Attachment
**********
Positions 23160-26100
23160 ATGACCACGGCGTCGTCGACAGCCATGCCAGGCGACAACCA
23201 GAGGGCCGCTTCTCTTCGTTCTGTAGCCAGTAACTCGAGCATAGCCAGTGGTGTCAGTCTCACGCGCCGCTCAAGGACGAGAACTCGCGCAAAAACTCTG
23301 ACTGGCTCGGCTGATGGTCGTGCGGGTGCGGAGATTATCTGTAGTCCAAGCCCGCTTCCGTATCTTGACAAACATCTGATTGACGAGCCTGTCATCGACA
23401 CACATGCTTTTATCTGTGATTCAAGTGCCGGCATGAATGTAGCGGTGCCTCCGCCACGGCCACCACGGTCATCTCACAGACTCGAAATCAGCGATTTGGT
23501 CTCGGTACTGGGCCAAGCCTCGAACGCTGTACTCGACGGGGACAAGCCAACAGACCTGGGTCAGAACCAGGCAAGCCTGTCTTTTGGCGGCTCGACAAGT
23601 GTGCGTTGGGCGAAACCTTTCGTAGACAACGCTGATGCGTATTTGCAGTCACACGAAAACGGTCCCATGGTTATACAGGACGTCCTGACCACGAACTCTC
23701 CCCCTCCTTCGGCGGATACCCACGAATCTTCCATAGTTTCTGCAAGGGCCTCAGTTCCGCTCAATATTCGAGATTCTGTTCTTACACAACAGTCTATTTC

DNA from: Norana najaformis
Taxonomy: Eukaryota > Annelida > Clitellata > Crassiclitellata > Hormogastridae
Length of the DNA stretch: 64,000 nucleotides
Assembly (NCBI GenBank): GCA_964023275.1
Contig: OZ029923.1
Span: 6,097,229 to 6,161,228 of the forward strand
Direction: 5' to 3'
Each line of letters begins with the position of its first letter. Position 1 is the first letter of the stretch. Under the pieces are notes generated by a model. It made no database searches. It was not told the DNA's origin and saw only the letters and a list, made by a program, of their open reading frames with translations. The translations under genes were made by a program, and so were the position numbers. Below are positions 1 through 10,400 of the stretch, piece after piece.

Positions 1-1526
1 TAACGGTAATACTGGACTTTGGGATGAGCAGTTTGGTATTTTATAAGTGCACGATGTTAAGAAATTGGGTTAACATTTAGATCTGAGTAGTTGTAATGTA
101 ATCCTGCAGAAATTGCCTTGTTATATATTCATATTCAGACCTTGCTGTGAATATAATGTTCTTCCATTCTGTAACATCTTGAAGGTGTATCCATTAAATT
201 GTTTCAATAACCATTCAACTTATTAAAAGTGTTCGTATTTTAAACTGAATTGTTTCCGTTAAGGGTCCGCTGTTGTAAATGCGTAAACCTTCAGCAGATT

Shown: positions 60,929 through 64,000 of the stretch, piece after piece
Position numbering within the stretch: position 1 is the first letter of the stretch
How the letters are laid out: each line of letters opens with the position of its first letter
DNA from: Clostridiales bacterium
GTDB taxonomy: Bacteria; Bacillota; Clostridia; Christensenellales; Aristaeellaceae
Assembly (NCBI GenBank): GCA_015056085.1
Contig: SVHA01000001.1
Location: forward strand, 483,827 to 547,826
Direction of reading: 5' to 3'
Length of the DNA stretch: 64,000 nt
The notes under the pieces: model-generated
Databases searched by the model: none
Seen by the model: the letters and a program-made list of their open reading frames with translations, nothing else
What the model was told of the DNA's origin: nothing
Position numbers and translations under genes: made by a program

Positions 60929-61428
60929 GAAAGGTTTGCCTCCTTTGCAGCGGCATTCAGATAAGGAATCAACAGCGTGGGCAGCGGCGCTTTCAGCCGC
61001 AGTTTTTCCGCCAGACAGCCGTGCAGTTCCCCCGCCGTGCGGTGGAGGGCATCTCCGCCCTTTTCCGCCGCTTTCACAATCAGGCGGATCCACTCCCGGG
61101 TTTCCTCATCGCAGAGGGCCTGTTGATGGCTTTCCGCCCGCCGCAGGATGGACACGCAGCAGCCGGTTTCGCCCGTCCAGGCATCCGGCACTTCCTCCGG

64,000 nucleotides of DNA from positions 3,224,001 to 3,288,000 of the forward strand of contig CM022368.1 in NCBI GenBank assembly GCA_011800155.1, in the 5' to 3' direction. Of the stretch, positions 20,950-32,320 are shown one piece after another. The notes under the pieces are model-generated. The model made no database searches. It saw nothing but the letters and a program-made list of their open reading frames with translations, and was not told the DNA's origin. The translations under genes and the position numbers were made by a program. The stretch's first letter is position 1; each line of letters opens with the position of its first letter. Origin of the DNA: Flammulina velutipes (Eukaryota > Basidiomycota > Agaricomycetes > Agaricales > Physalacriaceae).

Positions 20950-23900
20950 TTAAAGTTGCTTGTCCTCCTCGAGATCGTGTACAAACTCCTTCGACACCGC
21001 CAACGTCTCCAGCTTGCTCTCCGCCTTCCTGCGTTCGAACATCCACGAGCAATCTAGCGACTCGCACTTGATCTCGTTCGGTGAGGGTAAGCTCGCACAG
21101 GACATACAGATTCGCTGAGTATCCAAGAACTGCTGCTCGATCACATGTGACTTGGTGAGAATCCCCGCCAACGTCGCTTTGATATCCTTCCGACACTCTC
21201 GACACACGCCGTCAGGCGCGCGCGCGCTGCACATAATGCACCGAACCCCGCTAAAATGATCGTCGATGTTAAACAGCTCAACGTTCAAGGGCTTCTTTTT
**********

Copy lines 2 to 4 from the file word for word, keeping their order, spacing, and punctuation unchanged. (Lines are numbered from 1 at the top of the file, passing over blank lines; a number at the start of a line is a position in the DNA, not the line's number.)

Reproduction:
23160 ATGACCACGGCGTCGTCGACAGCCATGCCAGGCGACAACCA
23201 GAGGGCCGCTTCTCTTCGTTCTGTAGCCAGTAACTCGAGCATAGCCAGTGGTGTCAGTCTCACGCGCCGCTCAAGGACGAGAACTCGCGCAAAAACTCTG
23301 ACTGGCTCGGCTGATGGTCGTGCGGGTGCGGAGATTATCTGTAGTCCAAGCCCGCTTCCGTATCTTGACAAACATCTGATTGACGAGCCTGTCATCGACA